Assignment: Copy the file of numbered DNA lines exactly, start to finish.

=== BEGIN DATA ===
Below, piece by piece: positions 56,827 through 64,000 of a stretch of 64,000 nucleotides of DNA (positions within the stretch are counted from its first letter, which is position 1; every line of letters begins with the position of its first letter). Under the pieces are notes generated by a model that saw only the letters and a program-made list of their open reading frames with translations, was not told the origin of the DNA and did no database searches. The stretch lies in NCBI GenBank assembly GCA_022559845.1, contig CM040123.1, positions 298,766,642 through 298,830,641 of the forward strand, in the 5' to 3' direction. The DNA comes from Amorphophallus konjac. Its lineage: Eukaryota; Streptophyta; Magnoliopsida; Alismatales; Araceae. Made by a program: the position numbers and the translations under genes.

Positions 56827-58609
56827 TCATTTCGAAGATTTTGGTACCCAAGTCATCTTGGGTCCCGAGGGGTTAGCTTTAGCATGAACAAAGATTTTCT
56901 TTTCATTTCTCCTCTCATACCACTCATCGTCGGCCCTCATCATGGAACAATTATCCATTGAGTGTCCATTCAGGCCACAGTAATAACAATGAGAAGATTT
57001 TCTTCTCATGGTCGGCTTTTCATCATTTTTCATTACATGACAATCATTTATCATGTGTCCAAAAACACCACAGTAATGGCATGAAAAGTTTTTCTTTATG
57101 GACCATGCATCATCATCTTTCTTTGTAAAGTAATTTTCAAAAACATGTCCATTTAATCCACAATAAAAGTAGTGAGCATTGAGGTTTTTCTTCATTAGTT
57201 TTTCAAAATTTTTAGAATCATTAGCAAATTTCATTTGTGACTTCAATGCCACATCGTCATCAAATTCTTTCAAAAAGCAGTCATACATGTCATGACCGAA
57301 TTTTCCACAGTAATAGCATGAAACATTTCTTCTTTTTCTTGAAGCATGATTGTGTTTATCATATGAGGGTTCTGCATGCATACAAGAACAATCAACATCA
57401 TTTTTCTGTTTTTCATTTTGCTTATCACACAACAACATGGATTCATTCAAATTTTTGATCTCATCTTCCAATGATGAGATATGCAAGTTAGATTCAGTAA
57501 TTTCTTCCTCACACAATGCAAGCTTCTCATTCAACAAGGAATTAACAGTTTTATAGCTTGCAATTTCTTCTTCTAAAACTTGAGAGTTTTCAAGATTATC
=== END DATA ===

Below, piece by piece: positions 56,827 through 64,000 of a stretch of 64,000 nucleotides of DNA (positions within the stretch are counted from its first letter, which is position 1; every line of letters begins with the position of its first letter). Under the pieces are notes generated by a model that saw only the letters and a program-made list of their open reading frames with translations, was not told the origin of the DNA and did no database searches. The stretch lies in NCBI GenBank assembly GCA_022559845.1, contig CM040123.1, positions 298,766,642 through 298,830,641 of the forward strand, in the 5' to 3' direction. The DNA comes from Amorphophallus konjac. Its lineage: Eukaryota; Streptophyta; Magnoliopsida; Alismatales; Araceae. Made by a program: the position numbers and the translations under genes.

Positions 56827-58609
56827 TCATTTCGAAGATTTTGGTACCCAAGTCATCTTGGGTCCCGAGGGGTTAGCTTTAGCATGAACAAAGATTTTCT
56901 TTTCATTTCTCCTCTCATACCACTCATCGTCGGCCCTCATCATGGAACAATTATCCATTGAGTGTCCATTCAGGCCACAGTAATAACAATGAGAAGATTT
57001 TCTTCTCATGGTCGGCTTTTCATCATTTTTCATTACATGACAATCATTTATCATGTGTCCAAAAACACCACAGTAATGGCATGAAAAGTTTTTCTTTATG
57101 GACCATGCATCATCATCTTTCTTTGTAAAGTAATTTTCAAAAACATGTCCATTTAATCCACAATAAAAGTAGTGAGCATTGAGGTTTTTCTTCATTAGTT
57201 TTTCAAAATTTTTAGAATCATTAGCAAATTTCATTTGTGACTTCAATGCCACATCGTCATCAAATTCTTTCAAAAAGCAGTCATACATGTCATGACCGAA
57301 TTTTCCACAGTAATAGCATGAAACATTTCTTCTTTTTCTTGAAGCATGATTGTGTTTATCATATGAGGGTTCTGCATGCATACAAGAACAATCAACATCA
57401 TTTTTCTGTTTTTCATTTTGCTTATCACACAACAACATGGATTCATTCAAATTTTTGATCTCATCTTCCAATGATGAGATATGCAAGTTAGATTCAGTAA
57501 TTTCTTCCTCACACAATGCAAGCTTCTCATTCAACAAGGAATTAACAGTTTTATAGCTTGCAATTTCTTCTTCTAAAACTTGAGAGTTTTCAAGATTATC